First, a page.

For me, I find being as immersed as possible is when I’m at my best. When I’ve worked 40-50 games in a week and am in tune with how players/teams are playing is when things flow a lot smoother. Sometimes even a day or two away consecutively can throw that off.

I like to do as much research as possible beforehand. As games progress, the unexpected always happens, so this way we can easily react because our tracks are covered in other areas.

I try to put myself in the perspective of what fans will enjoy or appreciate and be creative in how we’re telling that story. Being inquisitive and unafraid to throw even the craziest ideas out really help with that creativity.

4Now, in the social media world, the focus is perhaps “how can I get something to go viral?” However, I believe people will enjoy stories if they’re told well and the focus is on the product rather than the result. In your experience, what makes a good and engaging story for @pr_nhl?

Unlike when I was working for a team, we’re focused on all the games instead of just one. The content to pull from grows, but the importance to hit all stories regardless of whether they will go viral is important.

The best or most engaging stories are the ones capitalized on in the moment. Social media moves so fast, so being timely and relevant is important.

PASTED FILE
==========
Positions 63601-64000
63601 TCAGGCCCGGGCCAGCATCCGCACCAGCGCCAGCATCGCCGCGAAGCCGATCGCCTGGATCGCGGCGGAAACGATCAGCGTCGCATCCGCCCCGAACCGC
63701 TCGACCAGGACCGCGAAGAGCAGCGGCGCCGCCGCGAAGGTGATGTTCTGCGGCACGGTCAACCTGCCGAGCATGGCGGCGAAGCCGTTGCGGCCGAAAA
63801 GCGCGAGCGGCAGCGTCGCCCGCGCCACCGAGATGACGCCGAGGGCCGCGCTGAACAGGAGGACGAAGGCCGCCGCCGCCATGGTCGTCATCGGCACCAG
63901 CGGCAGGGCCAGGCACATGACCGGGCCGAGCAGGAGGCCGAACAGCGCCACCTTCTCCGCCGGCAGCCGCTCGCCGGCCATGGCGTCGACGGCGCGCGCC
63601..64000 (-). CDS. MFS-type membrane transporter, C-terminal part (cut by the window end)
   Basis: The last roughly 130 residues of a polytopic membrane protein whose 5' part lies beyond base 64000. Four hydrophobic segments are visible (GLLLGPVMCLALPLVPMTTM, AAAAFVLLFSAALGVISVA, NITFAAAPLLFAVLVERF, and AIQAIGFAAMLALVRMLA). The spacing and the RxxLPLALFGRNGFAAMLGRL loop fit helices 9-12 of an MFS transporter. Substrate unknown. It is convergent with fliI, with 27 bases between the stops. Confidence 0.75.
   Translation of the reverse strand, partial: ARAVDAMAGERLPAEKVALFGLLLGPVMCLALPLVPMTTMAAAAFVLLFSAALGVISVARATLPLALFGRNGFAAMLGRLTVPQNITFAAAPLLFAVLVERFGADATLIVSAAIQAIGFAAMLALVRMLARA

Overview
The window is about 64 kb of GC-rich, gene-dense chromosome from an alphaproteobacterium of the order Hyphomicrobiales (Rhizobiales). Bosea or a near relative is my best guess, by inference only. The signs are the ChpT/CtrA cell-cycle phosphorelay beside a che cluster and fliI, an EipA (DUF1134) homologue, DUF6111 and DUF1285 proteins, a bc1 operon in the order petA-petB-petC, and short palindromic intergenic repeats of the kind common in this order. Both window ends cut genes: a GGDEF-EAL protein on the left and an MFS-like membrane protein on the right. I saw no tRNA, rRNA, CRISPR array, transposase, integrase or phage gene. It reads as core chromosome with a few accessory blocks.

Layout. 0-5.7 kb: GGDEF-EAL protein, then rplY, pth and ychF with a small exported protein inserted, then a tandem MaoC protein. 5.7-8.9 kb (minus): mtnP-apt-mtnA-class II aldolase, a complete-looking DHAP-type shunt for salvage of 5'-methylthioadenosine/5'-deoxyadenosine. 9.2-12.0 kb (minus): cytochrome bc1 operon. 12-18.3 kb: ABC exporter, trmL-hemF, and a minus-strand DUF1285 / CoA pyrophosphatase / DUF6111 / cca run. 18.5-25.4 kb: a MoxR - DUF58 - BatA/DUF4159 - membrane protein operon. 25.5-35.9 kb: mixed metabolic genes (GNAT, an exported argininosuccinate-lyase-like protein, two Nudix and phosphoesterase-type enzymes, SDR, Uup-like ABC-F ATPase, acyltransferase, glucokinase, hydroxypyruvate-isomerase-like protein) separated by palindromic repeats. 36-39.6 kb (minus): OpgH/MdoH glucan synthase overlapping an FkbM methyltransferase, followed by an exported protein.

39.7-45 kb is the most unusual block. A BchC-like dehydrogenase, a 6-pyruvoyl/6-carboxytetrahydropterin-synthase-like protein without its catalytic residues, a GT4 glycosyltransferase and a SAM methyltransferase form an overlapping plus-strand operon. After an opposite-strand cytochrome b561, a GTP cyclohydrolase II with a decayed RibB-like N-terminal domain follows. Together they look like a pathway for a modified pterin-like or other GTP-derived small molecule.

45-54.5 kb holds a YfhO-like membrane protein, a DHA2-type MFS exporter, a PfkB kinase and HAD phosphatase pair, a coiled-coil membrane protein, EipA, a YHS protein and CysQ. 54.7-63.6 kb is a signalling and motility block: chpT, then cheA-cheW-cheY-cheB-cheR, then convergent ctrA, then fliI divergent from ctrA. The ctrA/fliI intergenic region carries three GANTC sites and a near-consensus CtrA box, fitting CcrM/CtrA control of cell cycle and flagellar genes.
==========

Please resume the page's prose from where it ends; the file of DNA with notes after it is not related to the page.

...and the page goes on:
Listening and learning from what fans are asking for or reacting to is also an important part of developing good content. The comment section can be a scary place, but it’s also one where you can learn what fans want.

5Working for the NHL, I’m sure you’ve built strong relationships with PR personnel of each NHL team as well as made connections outside of the NHL. So, tell me, what makes a good communications/digital media employee in sports?

Sports communications is such a fast-moving landscape – I had one PR director describe it as organized chaos, so I think it’s important to be able to be adaptable and ready to pivot or shift to handle whatever comes your way.

Working well with others and being able to develop strong relationships with those around you – whether it’s within your organization, with media, or other external stakeholders is integral. The better those relationships are the easier it is to be able to effectively do your job.

With an environment that is always changing, I think you have to be ready to change yourself. To be open and always learning.

6Hockey can be a male-dominated sport. How did you land a career with the NHL? What advice can you offer women looking to break into male-dominated fields and the sports industry in general?

It takes a lot of networking, hours of hard work, failed attempts, and doing everything you can to build your skillset/resume. I wrote a blog post about it called One Hundred and Twenty, talking about the 119 failed attempts it took before landing my current position. 

For young women looking to break into the sport industry, my advice is that there is room for you exactly how you are. To stay authentic. To not to blend into a mold of what you think a woman in sport should be. Being unafraid to use your voice, to find a community of people that will champion you, and to do the same for other women.

I hope to leave things better than I found them – and my hope is to do that with all facets of my life, in sport and beyond.